In Feeling Good: The New Mood Therapy Revised and Updated, David Burns writes that using coercion takes away motivation:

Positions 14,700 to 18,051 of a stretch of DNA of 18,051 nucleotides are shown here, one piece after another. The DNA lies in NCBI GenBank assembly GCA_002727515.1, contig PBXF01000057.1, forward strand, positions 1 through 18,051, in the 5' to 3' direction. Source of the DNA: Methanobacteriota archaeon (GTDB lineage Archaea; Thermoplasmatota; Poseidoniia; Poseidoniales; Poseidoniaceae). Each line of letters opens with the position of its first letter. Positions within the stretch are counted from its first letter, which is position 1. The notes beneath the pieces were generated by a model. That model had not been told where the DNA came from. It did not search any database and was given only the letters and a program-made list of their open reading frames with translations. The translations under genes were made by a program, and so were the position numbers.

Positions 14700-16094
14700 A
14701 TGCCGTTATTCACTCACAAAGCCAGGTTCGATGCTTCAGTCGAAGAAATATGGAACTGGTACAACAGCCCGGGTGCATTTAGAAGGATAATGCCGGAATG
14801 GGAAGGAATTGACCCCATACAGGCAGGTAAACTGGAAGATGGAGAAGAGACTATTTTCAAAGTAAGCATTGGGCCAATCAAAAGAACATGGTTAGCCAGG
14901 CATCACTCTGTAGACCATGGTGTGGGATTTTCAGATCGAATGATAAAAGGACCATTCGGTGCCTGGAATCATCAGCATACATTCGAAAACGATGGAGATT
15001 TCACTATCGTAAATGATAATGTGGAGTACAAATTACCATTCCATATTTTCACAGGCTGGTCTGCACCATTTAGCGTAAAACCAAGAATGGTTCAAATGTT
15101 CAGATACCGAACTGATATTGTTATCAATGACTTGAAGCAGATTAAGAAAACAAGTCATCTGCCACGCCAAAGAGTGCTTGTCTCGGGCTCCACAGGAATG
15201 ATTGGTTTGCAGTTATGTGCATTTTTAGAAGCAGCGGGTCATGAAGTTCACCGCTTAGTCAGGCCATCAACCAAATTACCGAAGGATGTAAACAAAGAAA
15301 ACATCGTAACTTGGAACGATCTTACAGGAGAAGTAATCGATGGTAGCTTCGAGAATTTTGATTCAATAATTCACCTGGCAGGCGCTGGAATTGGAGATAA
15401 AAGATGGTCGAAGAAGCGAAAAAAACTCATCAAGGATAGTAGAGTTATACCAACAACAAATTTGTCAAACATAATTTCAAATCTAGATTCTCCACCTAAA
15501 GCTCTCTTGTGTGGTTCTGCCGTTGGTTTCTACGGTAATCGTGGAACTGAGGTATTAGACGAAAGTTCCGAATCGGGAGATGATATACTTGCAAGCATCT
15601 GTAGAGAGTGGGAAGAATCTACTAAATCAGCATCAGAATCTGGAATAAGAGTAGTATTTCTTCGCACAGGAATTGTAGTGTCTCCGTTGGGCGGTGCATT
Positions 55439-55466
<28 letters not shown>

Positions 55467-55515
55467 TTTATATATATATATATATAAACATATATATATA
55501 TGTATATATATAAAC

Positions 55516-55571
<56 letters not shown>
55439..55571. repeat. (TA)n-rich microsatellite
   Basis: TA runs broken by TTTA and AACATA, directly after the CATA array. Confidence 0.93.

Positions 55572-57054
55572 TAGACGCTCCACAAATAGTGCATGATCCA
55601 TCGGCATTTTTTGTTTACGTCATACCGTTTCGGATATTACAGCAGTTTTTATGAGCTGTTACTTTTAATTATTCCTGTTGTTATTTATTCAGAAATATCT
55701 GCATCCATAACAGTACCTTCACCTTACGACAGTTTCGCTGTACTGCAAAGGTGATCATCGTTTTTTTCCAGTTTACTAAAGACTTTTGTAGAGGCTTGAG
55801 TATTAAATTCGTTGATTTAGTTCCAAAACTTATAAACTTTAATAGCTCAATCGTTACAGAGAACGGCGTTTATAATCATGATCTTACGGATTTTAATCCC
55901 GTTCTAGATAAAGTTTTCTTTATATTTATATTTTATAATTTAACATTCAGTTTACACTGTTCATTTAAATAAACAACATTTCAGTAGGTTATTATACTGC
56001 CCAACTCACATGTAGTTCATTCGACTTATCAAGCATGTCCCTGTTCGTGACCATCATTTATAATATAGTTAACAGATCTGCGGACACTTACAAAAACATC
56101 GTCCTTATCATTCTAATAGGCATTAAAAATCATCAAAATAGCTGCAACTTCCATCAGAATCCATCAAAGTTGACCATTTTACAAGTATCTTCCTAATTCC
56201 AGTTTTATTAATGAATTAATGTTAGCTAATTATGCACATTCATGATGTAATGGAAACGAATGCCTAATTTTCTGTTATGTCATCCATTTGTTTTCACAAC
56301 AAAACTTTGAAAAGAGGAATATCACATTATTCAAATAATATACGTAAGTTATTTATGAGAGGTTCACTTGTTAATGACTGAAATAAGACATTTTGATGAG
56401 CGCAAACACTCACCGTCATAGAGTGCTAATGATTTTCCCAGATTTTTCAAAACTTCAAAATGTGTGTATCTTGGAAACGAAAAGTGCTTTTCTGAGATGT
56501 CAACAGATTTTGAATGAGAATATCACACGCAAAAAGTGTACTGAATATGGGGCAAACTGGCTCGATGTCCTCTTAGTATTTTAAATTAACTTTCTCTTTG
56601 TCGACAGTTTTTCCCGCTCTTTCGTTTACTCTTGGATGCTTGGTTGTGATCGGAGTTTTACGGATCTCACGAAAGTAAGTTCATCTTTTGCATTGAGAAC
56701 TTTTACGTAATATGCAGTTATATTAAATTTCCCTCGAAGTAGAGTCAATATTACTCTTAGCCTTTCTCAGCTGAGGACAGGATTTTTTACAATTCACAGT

“A deadly enemy of motivation is a sense of coercion. You feel under intense ressure to perform – generated from within and without. This happens when you try to motivate yourself with moralistic “shoulds” and “oughts.” You tell yourself , “I should do this” and “I have to do that.” Then you feel obliged, burdened, tense, resentful and guilty. You feel like a delinquent child under the discipline of a tyrannical probation officer. Every task becomes colored with such unpleasantness that you can’t stand to face it. Then, as you procrastinate, you condemn yourself as a lazy, no-good bum. This further drains your energies.”It’s a subtle but important distinction between being driven by shoulds and oughts versus driving for the results you want. I think the key point here is to focus on your freedom to make choices and take actions. What you should or ought to do are inputs, but ultimately you choose to do what you do. Rather than tell yourself “I’m doing this because I should,” say “I’m doing this because I choose to” and focus on the benefits you’re moving towards, or the pain you’re moving away from.
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